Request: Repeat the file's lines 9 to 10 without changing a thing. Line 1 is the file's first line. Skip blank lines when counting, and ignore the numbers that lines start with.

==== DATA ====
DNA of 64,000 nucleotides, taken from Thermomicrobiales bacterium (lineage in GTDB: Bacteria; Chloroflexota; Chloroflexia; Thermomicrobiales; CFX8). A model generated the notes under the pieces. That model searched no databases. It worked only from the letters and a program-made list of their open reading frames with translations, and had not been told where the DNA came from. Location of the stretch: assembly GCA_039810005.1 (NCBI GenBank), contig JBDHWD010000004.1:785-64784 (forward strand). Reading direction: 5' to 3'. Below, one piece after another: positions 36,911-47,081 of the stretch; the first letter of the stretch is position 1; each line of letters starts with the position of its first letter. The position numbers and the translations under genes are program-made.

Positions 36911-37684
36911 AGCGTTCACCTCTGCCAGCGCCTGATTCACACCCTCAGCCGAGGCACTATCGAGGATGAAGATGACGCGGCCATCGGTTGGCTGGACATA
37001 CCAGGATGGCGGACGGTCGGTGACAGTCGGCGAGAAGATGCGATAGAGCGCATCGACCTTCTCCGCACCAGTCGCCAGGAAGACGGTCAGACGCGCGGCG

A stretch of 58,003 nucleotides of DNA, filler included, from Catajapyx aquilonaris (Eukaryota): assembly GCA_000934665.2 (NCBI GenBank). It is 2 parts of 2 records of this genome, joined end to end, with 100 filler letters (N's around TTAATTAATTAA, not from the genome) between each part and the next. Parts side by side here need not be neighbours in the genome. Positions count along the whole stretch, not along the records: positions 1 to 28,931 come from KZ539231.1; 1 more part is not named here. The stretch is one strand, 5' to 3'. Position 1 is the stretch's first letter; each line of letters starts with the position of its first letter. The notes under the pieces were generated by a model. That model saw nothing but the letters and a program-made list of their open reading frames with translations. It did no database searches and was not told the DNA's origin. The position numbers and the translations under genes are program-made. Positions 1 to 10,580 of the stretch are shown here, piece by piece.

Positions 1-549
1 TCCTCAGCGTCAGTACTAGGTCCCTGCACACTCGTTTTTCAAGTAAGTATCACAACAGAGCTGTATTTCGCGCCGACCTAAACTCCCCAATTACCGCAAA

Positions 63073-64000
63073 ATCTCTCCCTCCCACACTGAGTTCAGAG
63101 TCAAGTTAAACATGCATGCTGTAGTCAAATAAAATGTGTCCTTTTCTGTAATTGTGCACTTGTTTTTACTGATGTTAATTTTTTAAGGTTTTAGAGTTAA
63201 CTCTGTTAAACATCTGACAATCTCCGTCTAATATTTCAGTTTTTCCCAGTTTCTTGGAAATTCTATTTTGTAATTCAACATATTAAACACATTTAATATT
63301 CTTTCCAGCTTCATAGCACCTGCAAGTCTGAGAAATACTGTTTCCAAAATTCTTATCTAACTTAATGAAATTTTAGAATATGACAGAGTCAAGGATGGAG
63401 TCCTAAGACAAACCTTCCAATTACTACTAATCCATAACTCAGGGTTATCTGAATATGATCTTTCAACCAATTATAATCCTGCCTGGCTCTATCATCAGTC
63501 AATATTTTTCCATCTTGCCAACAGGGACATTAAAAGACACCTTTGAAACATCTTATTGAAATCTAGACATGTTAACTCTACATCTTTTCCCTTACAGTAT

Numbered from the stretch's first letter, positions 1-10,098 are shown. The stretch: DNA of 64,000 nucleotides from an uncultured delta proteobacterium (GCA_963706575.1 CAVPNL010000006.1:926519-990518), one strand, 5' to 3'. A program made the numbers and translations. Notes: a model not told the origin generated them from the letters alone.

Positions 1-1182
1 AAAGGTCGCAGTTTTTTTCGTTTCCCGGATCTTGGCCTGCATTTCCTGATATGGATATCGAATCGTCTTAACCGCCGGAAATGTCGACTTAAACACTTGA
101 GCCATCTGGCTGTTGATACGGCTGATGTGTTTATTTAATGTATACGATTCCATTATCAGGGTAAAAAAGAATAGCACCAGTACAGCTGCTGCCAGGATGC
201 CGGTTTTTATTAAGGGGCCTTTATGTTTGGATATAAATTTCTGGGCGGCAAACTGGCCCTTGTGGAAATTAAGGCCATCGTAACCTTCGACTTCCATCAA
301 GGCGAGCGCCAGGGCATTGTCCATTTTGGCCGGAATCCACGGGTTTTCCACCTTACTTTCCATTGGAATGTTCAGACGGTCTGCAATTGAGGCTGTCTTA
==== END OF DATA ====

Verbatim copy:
63073 ATCTCTCCCTCCCACACTGAGTTCAGAG
63101 TCAAGTTAAACATGCATGCTGTAGTCAAATAAAATGTGTCCTTTTCTGTAATTGTGCACTTGTTTTTACTGATGTTAATTTTTTAAGGTTTTAGAGTTAA